On October 18, SpaceX’s second drone ship ‘booster recovery’ left Port Canaveral at precise at the same time as a Falcon 9 rocket sent 60 Starlink satellites a dozen miles north.
A remote point-tilt-zoom (PTZ) camera recently installed by NASASpaceflight.com in the harbor, literally trapped drone ship Just Read The Instructions (JRTI) leaving its berth, and a Falcon 9 taking off on SpaceXs Starlink 13 mission in the same framework. One framework helps capture some of the large scale and spectacularity of the reusable rocket infrastructure that SpaceX has built from nothing in a few short years, as well as the exploits of space, which reusability has begun to enable.
In essence, viewers can see in a single camera frame a massive SpaceX Falcon 9 rocket that weighs ~ 560 tons (~ 1.3 million lbs) and stands 70 meters (~ 230 ft) high lift en route to a drone ship (Of Course) , I still love you), landing about 630 km (390 mi) downhill and eventually to Earth.
In the foreground, distant rocket launch likely to glisten on deck, a completely separate football-sized drone ship known as the Just Read The Instructions (JRTI) begins a journey to an almost identical Atlantic landing zone to capture another Falcon 9 rocket’s own Starlink launch and landing three days later.
About eight minutes after launch, the Starlink-13 Falcon 9 booster B1051 performed a flawless, bullseye landing on the drone ship OCISLY, completing the rocket’s sixth orbital launch. If it went well during stage safety operations, OCISLY and JRTI could easily pass only a few miles (or less) apart, as JRTI is pulled out to – literally – the exact same landing zone.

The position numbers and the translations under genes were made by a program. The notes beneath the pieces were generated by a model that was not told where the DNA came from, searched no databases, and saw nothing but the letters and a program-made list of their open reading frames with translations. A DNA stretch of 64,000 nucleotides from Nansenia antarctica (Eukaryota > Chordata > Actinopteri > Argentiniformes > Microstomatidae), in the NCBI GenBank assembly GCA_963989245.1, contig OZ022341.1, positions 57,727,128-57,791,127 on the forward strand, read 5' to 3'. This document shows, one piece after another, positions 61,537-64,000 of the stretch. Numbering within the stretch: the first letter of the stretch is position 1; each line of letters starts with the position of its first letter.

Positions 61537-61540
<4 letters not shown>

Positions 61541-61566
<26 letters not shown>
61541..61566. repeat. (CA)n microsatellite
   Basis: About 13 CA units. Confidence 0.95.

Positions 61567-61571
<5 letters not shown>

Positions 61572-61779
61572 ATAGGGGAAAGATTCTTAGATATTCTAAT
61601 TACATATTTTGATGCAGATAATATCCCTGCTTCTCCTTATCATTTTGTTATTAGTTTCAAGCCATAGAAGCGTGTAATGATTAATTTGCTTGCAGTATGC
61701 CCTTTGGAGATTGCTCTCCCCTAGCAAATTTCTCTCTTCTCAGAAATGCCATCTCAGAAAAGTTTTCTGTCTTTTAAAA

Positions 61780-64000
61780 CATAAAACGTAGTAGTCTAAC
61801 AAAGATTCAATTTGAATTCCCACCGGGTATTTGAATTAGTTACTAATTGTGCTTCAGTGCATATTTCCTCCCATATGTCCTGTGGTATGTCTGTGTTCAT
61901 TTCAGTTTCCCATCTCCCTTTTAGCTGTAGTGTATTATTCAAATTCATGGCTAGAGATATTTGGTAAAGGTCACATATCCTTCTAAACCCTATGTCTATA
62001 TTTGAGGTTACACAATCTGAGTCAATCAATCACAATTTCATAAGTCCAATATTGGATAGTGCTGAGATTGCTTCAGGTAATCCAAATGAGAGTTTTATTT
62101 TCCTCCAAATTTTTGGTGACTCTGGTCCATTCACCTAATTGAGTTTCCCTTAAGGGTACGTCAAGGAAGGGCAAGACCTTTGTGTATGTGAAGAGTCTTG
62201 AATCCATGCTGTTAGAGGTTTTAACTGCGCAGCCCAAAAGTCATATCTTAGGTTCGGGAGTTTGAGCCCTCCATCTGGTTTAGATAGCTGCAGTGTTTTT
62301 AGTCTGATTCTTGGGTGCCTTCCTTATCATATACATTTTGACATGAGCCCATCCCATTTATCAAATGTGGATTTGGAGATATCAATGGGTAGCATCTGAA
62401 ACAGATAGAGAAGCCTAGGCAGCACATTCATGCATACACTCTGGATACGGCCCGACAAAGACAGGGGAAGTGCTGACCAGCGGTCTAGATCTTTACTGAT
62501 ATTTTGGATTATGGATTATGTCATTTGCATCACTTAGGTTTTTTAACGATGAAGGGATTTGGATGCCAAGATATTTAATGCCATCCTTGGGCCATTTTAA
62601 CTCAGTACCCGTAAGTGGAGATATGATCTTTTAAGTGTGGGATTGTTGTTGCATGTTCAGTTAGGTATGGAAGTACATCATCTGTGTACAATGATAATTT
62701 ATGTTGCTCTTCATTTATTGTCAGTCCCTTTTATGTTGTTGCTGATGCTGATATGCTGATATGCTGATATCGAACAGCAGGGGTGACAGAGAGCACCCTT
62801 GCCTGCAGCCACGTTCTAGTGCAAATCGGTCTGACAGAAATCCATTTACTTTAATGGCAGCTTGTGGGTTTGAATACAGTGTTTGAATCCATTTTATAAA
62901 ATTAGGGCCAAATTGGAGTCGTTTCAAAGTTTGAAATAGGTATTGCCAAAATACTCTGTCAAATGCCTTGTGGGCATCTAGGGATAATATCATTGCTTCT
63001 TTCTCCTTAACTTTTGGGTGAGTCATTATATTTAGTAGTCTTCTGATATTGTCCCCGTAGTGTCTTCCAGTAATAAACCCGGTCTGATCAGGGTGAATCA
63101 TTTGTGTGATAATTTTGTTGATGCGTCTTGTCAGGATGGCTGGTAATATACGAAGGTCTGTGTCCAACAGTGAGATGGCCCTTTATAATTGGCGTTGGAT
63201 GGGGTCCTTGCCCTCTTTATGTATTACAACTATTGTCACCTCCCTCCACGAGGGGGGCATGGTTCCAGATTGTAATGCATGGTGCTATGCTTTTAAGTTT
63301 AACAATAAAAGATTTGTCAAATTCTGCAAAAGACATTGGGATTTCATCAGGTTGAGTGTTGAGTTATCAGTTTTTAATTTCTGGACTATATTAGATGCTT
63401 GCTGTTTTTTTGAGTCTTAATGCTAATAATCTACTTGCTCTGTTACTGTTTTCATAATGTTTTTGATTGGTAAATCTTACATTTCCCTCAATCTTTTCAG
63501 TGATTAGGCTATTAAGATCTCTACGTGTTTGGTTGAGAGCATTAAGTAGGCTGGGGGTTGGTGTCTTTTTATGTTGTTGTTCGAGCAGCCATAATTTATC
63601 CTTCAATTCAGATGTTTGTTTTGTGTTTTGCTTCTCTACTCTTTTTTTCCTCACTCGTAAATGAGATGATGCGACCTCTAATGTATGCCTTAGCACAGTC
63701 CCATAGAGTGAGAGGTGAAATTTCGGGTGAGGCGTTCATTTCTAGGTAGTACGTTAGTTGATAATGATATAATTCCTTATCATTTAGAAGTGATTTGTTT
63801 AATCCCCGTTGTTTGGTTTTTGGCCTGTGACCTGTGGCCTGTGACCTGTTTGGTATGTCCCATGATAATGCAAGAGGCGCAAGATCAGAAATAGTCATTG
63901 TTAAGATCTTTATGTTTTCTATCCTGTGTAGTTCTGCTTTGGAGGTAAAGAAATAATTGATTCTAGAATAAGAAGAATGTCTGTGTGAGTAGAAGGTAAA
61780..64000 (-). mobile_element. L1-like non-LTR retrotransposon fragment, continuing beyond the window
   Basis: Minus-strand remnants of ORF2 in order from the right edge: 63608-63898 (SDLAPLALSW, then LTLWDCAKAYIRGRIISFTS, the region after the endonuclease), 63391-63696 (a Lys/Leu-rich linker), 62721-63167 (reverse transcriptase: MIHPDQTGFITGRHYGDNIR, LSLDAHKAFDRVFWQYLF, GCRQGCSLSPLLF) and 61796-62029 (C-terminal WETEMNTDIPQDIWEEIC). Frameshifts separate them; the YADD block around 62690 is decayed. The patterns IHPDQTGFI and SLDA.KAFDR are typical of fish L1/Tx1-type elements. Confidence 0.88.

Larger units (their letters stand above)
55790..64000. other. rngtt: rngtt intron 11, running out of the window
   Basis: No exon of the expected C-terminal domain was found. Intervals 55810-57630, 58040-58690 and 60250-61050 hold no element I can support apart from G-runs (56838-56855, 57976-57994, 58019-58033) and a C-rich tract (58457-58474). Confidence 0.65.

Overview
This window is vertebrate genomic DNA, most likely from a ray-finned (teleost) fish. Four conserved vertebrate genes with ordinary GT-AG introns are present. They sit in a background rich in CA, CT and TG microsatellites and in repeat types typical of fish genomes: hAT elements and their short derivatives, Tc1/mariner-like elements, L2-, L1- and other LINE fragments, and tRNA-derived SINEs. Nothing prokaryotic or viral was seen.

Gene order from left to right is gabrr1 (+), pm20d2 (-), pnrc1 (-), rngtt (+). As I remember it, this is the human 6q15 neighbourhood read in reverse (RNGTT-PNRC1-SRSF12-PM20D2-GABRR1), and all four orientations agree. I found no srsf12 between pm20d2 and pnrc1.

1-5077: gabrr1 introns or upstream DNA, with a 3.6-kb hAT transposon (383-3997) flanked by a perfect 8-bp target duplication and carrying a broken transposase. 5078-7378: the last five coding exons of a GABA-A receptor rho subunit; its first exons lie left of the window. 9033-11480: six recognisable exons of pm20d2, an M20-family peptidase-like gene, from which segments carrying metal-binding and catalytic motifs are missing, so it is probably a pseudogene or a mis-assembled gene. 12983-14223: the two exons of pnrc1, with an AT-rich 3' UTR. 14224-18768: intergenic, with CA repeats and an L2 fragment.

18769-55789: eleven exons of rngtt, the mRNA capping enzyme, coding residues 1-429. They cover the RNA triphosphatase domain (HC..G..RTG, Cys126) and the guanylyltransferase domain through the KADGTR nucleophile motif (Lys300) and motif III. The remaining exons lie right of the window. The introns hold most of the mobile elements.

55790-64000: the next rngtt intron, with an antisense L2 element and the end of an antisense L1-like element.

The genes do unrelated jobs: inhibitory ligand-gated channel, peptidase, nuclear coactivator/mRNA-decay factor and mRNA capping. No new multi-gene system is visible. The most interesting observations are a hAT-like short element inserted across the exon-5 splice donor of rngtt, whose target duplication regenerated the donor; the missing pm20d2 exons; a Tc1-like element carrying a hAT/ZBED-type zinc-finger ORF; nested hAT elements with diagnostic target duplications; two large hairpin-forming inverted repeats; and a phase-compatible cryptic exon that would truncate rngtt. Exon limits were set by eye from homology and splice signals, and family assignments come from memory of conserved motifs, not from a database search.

Starlink-13 complete, SpaceX appears to be on its way to launch another Starlink mission just three days later. Known as Starlink-14 or Starlink V1 L14, it will be namesake 14. launch of operational v1.0 Starlink satellites that also mark SpaceX’s 13th Starlink launch in 2020 and 15th Starlink launch in general. Starlink-14 is scheduled to take off from Cape Canaveral Air Force Station (CCAFS) Launch Complex 40 (LC-40) no earlier than (NET) 12:36 EDT (16:36 UTC), Wednesday, October 21st. L-1d weather forecast predicts a 60% chance of favorable conditions.
As previously discussed at Teslarati, if Starlink-14 starts on schedule or is delayed by less than 72 hours, the Falcon 9 booster that supports it will break SpaceX’s (and thus the world’s) record-breaking record.
NextSpaceflight.com reports that SpaceX has assigned the Falcon 9 booster B1060 to Starlink-14. If Starlink-14 launches on schedule on October 21, the B1060 will beat the B1058 to be the crown jewel of the fastest booster tournament and launch twice in just 48 days. The Falcon 9 B1058 set the current world record when it beat NASA’s space shuttle (54 days) with a 51-day turnaround earlier this year. ”
Teslarati.com – October 15, 2020
As usual, SpaceX hosts an official webcast, typically scheduled to begin ~ 15 minutes before launch. Set around 12.20 EDT (16:20 UTC) to capture Falcon 9s Starlink-14 launch and landing live.